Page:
This word is delightfully evocative, bringing to mind some languid person lolling on a couch while all around goes to ruin, so accurately evoking its modern idea of somebody who lacks enthusiasm and determination or is carelessly lazy.
It owes its origin, strangely enough, to an old saying of regret or dismay, lack-a-day!, a shortened form of alack-a-day!. Alack dates back to medieval times, and probably comes from a dialect word lack that is variously interpreted as failure, fault, reproach, disgrace, or shame. So alack-a-day! originally meant “Shame or reproach to the day!” (that it should have brought this upon me). But over time it became weakened until it became no more than a vapid and vacuous cry when some minor matter went awry.
At some point in the eighteenth century, the form lackadaisy appeared, with lackadaisical coming along shortly afterwards for somebody who regularly used the cry. At first it meant that the person was feebly sentimental rather than lazy. The first person recorded as using it was Laurence Sterne, in his Sentimental Journey of 1768:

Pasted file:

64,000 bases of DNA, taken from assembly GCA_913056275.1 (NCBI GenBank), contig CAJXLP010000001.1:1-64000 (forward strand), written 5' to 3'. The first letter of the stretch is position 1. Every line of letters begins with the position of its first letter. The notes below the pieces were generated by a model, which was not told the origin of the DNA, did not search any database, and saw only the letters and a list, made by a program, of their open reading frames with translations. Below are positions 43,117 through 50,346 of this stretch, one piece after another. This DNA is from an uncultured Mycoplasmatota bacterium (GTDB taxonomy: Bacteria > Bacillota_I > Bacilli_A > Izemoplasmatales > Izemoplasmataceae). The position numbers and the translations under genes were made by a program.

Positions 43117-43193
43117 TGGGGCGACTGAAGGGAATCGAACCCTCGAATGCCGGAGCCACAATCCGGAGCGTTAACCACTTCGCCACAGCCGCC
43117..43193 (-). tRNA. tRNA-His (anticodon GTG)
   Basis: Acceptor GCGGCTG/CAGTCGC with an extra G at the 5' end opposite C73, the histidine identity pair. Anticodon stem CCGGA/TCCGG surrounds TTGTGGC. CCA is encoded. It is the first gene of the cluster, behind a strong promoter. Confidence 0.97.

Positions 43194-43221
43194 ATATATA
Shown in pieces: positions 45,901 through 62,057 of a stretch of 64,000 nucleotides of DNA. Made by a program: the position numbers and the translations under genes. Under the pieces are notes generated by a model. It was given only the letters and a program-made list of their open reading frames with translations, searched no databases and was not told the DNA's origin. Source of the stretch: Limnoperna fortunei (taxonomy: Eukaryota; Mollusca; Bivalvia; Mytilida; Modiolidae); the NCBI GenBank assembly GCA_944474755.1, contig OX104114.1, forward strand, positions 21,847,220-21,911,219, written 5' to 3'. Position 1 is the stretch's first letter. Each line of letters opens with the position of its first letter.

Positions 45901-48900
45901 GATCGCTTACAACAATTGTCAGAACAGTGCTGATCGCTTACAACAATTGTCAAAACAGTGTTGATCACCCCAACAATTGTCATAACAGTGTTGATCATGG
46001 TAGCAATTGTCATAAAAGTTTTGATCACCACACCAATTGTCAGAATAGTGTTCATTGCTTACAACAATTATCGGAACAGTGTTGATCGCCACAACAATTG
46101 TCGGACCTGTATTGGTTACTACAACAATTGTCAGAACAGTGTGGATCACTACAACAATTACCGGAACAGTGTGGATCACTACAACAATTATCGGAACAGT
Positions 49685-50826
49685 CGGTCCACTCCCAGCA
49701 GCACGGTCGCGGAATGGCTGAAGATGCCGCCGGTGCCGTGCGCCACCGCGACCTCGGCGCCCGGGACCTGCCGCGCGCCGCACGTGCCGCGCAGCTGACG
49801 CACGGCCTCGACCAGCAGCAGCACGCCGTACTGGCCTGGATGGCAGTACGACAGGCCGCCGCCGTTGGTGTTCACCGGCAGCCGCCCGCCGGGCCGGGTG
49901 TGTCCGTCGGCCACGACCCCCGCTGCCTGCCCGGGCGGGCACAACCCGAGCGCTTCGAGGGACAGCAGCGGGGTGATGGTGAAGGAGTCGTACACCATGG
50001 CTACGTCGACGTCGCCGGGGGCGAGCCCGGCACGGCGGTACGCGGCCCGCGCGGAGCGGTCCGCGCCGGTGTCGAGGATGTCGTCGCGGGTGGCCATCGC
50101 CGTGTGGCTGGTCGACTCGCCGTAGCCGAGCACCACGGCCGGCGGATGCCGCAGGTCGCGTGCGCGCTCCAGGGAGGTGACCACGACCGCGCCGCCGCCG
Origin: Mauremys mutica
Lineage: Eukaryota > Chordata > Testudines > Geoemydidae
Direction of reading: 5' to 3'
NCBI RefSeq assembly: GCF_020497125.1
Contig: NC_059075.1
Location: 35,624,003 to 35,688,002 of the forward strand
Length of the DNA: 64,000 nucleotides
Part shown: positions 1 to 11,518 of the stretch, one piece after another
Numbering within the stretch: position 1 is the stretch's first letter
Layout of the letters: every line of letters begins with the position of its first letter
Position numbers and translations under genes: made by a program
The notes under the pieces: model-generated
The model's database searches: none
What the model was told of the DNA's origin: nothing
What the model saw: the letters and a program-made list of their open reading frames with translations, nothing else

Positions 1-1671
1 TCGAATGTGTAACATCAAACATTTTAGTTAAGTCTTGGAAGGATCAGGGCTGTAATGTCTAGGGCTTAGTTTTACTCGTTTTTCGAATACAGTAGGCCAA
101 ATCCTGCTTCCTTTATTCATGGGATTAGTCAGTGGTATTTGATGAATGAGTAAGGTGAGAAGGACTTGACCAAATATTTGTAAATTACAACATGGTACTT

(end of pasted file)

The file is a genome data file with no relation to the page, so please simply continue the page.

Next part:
I took hold of her fingers in one hand, and applied the two forefingers of my other to the artery. — Would to heaven! my dear Eugenius, thou hadst passed by, and beheld me sitting in my black coat, and in my lack-a-day-sical manner, counting the throbs of it, one by one, with as much true devotion as if I had been watching the critical ebb or flow of her fever.
Later it moved towards the idea of somebody who was affectedly languishing, and thence to someone merely lazy.
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